Note, in the above embodiment, although the photoconductive drum 1 and the heat roller 81 are arranged to be driven to be rotated by the same drive source, the present invention is not limited to this arrangement and may be of course arranged to be driven by independent drive sources, respectively, and subject to be independently controlled. For example, as shown in FIG. 2, the drum 1 and heat roller 81 can be driven independently by motor 10 and motor 20 (shown in dotted lines), respectively, eliminating the need for pulley F, belt 11, and pulley G.
As described above, according to the electrophotographic printer embodying the present invention, slack of the continuous sheet between the photoconductive drum and the heat roll fixing station can be prevented and skewing caused thereby can also be prevented with a very simple arrangement in which the peripheral speed of the photoconductive drum is set to be slower than that of the heat roller by a predetermined ratio.
The present disclosure relates to a subject matter contained in Japanese patent application No. HEI 2-97880 (filed on Apr. 13, 1990) which is expressly incorporated herein by reference in its entirety.
|Cited Patent||Filing date||Publication date||Applicant||Title|
|US4890140 *||1 Apr 1988||26 Dec 1989||Asahi Kogaku Kogyo K.K.||Image fixing apparatus|
|US4928141 *||22 Feb 1989||22 May 1990||Xerox Corporation||Buckle control for reducing interactions between media drive systems|
|US4949104 *||14 Jul 1988||14 Aug 1990||Asahi Kogaku Kogyo K.K.||Justification system for use in a printer employing a continuous form|
|JPS6444474A *||Title not available|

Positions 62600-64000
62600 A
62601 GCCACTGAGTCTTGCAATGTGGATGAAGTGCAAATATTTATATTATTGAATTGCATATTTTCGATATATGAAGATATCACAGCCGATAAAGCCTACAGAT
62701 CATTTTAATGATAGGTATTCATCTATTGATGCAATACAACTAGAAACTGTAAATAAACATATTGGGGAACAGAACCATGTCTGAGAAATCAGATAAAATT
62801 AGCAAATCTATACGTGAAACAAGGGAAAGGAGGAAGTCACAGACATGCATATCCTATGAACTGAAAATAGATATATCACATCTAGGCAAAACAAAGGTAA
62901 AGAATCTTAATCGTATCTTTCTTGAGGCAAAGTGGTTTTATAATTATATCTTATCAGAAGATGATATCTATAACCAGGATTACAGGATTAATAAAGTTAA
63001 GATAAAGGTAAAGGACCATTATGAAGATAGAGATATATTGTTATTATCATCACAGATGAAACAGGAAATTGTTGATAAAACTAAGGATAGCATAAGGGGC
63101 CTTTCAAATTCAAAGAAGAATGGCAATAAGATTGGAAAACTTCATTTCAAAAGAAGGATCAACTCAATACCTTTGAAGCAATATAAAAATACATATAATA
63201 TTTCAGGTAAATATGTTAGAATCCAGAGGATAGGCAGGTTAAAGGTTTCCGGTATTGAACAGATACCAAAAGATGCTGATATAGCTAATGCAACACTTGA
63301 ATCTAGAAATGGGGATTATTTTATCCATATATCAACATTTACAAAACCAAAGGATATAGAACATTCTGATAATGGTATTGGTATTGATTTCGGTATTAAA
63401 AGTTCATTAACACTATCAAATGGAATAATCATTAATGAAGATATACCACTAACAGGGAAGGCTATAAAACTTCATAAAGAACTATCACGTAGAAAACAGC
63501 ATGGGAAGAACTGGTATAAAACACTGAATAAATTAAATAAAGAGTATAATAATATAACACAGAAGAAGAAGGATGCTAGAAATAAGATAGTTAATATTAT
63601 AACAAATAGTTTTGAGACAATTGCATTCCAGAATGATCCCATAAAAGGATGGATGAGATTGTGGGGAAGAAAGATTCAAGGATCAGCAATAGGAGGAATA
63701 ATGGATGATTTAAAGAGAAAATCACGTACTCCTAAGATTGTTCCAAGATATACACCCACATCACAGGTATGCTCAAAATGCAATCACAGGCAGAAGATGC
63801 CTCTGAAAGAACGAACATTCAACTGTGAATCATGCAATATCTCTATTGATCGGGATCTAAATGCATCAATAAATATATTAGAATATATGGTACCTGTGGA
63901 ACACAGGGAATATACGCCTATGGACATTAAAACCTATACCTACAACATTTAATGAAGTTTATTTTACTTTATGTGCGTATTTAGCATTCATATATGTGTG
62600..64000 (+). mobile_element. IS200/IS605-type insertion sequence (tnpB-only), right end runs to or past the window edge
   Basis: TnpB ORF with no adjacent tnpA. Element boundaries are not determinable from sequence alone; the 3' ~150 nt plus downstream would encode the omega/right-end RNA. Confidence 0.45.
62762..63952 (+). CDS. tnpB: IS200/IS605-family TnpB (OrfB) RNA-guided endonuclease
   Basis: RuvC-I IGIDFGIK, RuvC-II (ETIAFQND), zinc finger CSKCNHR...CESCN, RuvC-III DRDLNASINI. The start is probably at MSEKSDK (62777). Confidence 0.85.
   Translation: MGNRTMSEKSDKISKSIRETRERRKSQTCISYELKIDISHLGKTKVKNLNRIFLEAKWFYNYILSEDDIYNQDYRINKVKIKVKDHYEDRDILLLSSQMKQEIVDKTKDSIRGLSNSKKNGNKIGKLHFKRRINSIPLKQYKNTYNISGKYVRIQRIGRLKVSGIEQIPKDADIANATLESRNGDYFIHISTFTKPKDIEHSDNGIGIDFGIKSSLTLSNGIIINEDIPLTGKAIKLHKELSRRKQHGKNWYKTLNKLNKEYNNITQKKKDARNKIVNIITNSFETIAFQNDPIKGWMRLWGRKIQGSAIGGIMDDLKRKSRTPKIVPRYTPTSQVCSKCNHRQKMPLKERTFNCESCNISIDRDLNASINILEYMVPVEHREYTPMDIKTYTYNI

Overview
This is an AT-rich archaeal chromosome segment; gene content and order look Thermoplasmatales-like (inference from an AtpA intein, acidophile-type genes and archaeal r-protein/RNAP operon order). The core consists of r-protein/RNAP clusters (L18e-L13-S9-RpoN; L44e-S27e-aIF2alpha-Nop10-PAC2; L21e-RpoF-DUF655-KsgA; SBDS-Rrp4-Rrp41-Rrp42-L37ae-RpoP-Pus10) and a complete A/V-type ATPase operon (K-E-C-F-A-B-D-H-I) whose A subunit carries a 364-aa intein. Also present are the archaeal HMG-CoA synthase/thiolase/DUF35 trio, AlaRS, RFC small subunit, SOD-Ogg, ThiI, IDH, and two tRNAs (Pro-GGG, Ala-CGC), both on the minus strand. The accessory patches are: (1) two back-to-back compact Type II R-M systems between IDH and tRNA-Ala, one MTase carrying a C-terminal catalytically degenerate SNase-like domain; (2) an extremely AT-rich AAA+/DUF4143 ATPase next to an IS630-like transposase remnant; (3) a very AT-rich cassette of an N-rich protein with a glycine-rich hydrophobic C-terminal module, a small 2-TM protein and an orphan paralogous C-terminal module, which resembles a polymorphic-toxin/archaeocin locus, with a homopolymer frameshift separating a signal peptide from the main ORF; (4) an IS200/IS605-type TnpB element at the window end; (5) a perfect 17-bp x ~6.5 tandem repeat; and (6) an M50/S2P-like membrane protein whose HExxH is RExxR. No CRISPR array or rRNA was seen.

|JPS63116181A *||Title not available|
|Citing Patent||Filing date||Publication date||Applicant||Title|
|US5432593 *||29 Dec 1993||11 Jul 1995||Asahi Kogaku Kogyo Kabushiki Kaisha||Sheet overheat prevention mechanism for fixing device|
|US5493377 *||14 Nov 1994||20 Feb 1996||Asahi Kogaku Kogyo Kabushiki Kaisha||Continuous form printer|
|US5516220 *||14 Nov 1994||14 May 1996||Asahi Kogaku Kogyo Kabushiki Kaisha||Continuous form printer having adjustable tractors|
|US5549401 *||14 Nov 1994||27 Aug 1996||Asahi Kogaku Kogyo Kabushiki Kaisha||Continuous form printer|
|US5564845 *||14 Nov 1994||15 Oct 1996||Asahi Kogaku Kogyo Kabushiki Kaisha||Continuous form printer having multiple feed sensors and method|
|US5592278 *||14 Nov 1994||7 Jan 1997||Asahi Kogaku Kogyo Kabushiki Kaisha||Continuous form printer with paper guide mechanism|
|US5676479 *||22 Apr 1996||14 Oct 1997||Asahi Kogaku Kogyo Kabushiki Kaisha||Feeding controller for printer|
|US5745832 *||30 Dec 1996||28 Apr 1998||Mita Industrial Co., Ltd.||Image recording apparatus having speed control means|
|US5785440 *||22 Mar 1996||28 Jul 1998||Asahi Kogaku Kogyo Kabushiki Kaisha||Form feeding stabilization device|
|US5795087 *||15 Apr 1997||18 Aug 1998||International Business Machines Corporation||Pivoting roller for skewless document feed|
|US5926680 *||14 Jul 1997||20 Jul 1999||Asahi Kogaku Kogyo Kabushiki Kaisha||Fixing unit|
|US6278859 *||14 Jul 1999||21 Aug 2001||Canon Kabushiki Kaisha||Image forming apparatus with aligned transfer conveying units|
|US7898695||6 Oct 2000||1 Mar 2011||Lexmark International, Inc.||Method of compensating for electronic printhead skew and bow correction in an imaging machine to reduce print artifacts|
|U.S. Classification||399/395, 399/396|
|International Classification||B65H23/188, G03G15/00, G03G15/20|
|Cooperative Classification||G03G15/6526, G03G2215/00409, G03G2215/00459, G03G2215/00455, G03G15/2064, G03G2215/00556, G03G2215/00413|
|European Classification||G03G15/65D6, G03G15/20H2P|
|15 Jul 1991||AS||Assignment|
Owner name: ASAHI KOGAKU KOGYO KABUSHIKI KAISHA A CORPORATI
Free format text: ASSIGNMENT OF ASSIGNORS INTEREST.;ASSIGNORS:NISHIKAWA, TOMOYUKI;KITA, MASAHIRO;REEL/FRAME:005765/0747
Effective date: 19910625
|26 Mar 1996||CC||Certificate of correction|
|24 Sep 1996||REMI||Maintenance fee reminder mailed|
|16 Feb 1997||LAPS||Lapse for failure to pay maintenance fees|
|29 Apr 1997||FP||Expired due to failure to pay maintenance fee|
Effective date: 19970219